“Just dare” – why stereotypes have no place in apprenticeship
To be among the 20 best dual students in Bavaria – for most an ambitious goal that is almost impossible to achieve. But one KUKA student has managed to do just that: Julia Hermosa, now a Process Manager, is part of Bavaria’s elite with her grade point average of 1.1 (corresponds to an A degree) in the Bachelor’s degree program “Business Information Systems”. In this interview, she tells us how she did it, what advice she would give to others – and why it helped that her first grade in college was a 5 (F).
Julia, you completed your dual studies as one of the 20 best in Bavaria. How did you manage that?
I think there are several reasons. On the one hand, I was lucky with my professors, and on the other hand, as dual students, we already had had a year of training behind us before we started our studies. So I already knew a lot of the content and had an easier time. I also received very good support at KUKA. In the first year alone, I was allowed to take a look at four departments and was always given excellent technical support and prepared for the final exam.
“Just dare! If you feel like doing something, just do it, no matter what the obstacles are.”
Julia Hermosa, dual student at KUKA
What is it like to do an apprenticeship or dual study program at KUKA?
The helpfulness we received from all sides here impressed me from the beginning. I was allowed to get a taste of any area I liked at any time. And no matter what topic I was dealing with, I always had someone to help me out.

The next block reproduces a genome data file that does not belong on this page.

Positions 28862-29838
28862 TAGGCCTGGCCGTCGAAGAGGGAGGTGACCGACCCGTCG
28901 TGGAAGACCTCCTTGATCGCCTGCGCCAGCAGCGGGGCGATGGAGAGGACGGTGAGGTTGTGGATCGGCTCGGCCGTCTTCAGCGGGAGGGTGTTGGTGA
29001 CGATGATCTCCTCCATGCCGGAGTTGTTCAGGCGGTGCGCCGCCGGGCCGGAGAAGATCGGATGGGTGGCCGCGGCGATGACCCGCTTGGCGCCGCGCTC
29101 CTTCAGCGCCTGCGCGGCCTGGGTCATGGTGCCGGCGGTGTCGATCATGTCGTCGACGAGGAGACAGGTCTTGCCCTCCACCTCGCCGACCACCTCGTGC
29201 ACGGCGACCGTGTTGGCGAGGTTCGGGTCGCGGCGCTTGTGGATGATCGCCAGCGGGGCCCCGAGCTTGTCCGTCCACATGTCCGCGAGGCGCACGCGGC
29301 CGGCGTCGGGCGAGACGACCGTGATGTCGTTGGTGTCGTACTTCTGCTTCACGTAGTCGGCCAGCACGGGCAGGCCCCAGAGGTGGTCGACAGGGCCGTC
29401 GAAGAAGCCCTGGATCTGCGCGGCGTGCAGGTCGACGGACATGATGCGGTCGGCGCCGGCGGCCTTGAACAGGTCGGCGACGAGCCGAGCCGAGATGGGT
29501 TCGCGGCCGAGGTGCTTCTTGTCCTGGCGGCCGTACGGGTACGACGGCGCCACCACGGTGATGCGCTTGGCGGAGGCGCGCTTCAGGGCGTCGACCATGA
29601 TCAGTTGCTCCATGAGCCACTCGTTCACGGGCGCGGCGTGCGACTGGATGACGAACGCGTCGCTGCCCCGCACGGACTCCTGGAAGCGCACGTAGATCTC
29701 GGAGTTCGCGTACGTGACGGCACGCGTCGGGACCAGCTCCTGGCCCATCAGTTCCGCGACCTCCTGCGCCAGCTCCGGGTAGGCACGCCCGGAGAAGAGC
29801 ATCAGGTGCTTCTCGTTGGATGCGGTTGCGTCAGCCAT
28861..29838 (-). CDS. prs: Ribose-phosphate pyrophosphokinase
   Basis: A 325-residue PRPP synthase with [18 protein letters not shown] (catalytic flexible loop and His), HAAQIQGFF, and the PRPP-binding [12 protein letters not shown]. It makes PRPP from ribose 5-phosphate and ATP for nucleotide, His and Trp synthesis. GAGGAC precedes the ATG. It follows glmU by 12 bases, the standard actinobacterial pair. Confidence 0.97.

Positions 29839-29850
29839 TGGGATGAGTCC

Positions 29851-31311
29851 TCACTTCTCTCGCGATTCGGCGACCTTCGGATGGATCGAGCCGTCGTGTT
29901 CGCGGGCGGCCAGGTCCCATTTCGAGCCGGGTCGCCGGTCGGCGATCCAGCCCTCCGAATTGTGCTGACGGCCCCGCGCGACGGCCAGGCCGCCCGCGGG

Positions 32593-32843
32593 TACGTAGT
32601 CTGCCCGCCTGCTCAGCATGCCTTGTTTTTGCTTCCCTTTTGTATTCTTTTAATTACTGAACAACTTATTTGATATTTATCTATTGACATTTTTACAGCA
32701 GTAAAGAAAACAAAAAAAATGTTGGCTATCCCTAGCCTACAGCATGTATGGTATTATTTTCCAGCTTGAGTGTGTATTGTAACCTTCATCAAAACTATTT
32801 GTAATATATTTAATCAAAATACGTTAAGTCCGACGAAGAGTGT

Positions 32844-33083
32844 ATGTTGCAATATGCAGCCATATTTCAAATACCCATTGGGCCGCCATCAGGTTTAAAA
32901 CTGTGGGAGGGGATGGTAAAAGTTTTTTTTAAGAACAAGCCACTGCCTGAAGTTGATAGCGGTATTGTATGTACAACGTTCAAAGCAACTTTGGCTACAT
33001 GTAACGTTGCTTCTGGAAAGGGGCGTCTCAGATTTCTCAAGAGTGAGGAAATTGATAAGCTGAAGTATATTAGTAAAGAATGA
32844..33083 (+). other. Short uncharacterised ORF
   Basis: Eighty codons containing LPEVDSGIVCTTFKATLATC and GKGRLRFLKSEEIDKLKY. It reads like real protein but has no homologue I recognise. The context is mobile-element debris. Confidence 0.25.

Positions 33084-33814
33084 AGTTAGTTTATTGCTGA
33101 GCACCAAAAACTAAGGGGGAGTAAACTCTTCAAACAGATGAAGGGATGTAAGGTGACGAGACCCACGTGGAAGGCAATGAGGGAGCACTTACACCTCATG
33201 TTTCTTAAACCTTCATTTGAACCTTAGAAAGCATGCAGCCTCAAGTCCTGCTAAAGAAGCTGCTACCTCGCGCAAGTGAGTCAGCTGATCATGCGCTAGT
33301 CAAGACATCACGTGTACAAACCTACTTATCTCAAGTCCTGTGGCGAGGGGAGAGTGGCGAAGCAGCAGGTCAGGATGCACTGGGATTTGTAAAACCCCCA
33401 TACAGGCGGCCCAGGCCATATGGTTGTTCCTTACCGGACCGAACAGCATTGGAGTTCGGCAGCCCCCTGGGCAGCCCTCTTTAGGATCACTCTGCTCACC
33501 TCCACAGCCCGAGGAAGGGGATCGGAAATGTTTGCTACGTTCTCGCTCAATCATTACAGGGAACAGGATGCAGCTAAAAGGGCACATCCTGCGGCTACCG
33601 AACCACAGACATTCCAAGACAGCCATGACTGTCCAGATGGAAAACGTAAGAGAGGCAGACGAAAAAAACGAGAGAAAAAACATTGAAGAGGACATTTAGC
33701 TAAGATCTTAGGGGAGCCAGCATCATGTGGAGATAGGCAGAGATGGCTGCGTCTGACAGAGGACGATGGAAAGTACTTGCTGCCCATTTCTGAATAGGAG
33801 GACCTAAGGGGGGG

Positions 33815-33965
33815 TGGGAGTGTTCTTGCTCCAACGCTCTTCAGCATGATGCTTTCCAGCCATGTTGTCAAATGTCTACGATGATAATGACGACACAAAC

I also liked the fact that we as trainees at KUKA had a lot of freedom. If one of us ever had a bad grade, we didn’t get pressure, but support. Our supervisors would then ask us what the problem was and how they could support us even better in the future. That was really great.
My first grade in the apprenticeship was also a five (F degree). But personally, it made me even more ambitious to step on the gas. I was really grateful that I was selected as a dual student and given a chance here, even though I didn’t have any concrete experience in the field of computer science before.
What is planned next? A future in robotics?
I can’t say exactly where I’ll be in five years’ time. But I hope that I will still be at KUKA then. In the fall, I’ll be starting a part-time master’s degree program in business information systems. I would then like to go even deeper in the technical direction and soon be the person to contact for all technical questions.
What advice can you give to other trainees and dual students?
Just dare! If you feel like doing something, just do it, no matter what the obstacles are. I would also like to see more women taking up technical professions, even if they are still in the minority. You shouldn’t let yourself be guided by stereotypes here.